I don't know if that would be funny or not.

Probably not.

I don't feel very funny today. I'm going to go make a drink.
posted by Baby_Balrog at 11:21 AM on March 30, 2006

Well you can't just expect drama to crop up if the person you interview is droll. You get that in some of the stories in This American Life where the interviewed person needs to be pushed along and sometimes a voice over needs to be done to explain things in a more dramatic way. It helps to have a direction like, "What made you start taking the bus?". Although not everyone has an exciting story. Some people may just say it was that it seemed like a good idea at the time. If you want real drama then you have to stick with a subject that everyone will have a strong feeling for like, "What were you doing on 9/11?".
posted by JJ86 at 11:23 AM on March 30, 2006

Tell us more about it...

yeah, it's pretty open. The organization is loose. But that's ok. This can be whatever it ends up as. And I'm not concerned about missing the objectives of the project, as they seem to be so open, but I won't go bothering people if it's not going to be a good time.
posted by airguitar at 11:25 AM on March 30, 2006

...a good time for all.
posted by airguitar at 11:26 AM on March 30, 2006

No experience interviewing but here's what I sometimes ask people at parties when the conversation's flagging:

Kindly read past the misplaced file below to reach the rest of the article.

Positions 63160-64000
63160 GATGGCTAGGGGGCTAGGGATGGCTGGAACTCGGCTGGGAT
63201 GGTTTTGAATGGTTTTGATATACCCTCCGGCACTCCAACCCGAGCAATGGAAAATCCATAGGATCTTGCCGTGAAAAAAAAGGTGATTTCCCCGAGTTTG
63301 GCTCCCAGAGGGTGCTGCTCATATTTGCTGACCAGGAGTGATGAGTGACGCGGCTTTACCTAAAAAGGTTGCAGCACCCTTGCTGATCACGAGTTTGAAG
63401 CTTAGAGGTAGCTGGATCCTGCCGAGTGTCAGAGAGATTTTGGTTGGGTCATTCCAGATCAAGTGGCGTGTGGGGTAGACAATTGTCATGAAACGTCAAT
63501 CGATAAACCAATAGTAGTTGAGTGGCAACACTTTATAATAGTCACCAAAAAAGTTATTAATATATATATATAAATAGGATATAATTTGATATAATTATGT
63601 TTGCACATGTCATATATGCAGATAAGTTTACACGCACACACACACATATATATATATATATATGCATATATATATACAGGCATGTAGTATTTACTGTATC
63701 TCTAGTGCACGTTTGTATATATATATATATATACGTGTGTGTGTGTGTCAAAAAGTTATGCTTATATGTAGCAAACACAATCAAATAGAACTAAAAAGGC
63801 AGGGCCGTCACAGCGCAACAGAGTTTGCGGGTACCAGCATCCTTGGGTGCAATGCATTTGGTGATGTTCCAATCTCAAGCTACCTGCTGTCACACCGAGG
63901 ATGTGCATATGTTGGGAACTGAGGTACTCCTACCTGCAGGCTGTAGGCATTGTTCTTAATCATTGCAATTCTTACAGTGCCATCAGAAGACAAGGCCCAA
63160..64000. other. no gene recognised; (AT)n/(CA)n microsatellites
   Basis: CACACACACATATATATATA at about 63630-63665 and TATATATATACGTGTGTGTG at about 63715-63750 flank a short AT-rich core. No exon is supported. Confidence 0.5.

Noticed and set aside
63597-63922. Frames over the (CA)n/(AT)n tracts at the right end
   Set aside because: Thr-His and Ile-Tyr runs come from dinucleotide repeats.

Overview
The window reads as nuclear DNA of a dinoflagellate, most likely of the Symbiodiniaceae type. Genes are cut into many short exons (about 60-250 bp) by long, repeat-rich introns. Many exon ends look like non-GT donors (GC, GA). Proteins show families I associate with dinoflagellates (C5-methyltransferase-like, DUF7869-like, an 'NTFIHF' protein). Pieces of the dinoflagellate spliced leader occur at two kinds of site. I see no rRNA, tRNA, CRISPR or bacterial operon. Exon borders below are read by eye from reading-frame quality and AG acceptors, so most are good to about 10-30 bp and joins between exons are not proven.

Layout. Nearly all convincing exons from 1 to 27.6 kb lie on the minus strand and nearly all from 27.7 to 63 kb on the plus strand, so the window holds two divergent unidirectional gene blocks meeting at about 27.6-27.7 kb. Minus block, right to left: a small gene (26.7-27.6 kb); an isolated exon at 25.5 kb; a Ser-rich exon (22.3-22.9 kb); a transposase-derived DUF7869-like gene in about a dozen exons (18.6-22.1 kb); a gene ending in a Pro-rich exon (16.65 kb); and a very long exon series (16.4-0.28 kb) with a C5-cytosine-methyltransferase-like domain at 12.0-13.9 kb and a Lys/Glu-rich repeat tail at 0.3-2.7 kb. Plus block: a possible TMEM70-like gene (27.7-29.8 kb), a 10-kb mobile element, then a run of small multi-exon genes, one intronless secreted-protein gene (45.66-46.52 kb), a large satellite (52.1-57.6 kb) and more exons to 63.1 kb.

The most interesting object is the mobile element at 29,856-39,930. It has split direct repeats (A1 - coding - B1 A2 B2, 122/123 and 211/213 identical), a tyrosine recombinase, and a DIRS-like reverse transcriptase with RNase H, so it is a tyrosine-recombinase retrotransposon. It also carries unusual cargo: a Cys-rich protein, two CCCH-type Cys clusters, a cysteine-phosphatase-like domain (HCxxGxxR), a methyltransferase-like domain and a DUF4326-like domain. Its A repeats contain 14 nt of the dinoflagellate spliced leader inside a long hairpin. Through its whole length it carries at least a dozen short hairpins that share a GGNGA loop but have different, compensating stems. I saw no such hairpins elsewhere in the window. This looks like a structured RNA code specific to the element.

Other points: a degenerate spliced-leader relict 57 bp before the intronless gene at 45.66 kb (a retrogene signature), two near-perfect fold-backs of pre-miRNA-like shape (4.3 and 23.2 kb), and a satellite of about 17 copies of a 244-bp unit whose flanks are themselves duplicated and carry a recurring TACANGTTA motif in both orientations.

When in your life were you closest to dying? (you get amazing answers to this one, everything from "I was attacked by a bear when I was 9" to the usual accidental close calls to "I was contacted by the police who told me the serial killer they caught had kept a notebook and I was next".

What was the happiest/worst day of your life?

What were you most afraid of when you were 10 years old?


While these questions may sound hokey, it's amazing the glimpses they afford into aspects of people's lives that are normally kept hidden. Perhaps some questions in a similar vein would work for you--I guarantee you'll get some unexpected responses! And keep in mind the questions don't need to/shouldn't be intrusive and personal (when did you lose your virginity?), but rather just elicit information that people wouldn't normally think to tell anyone about.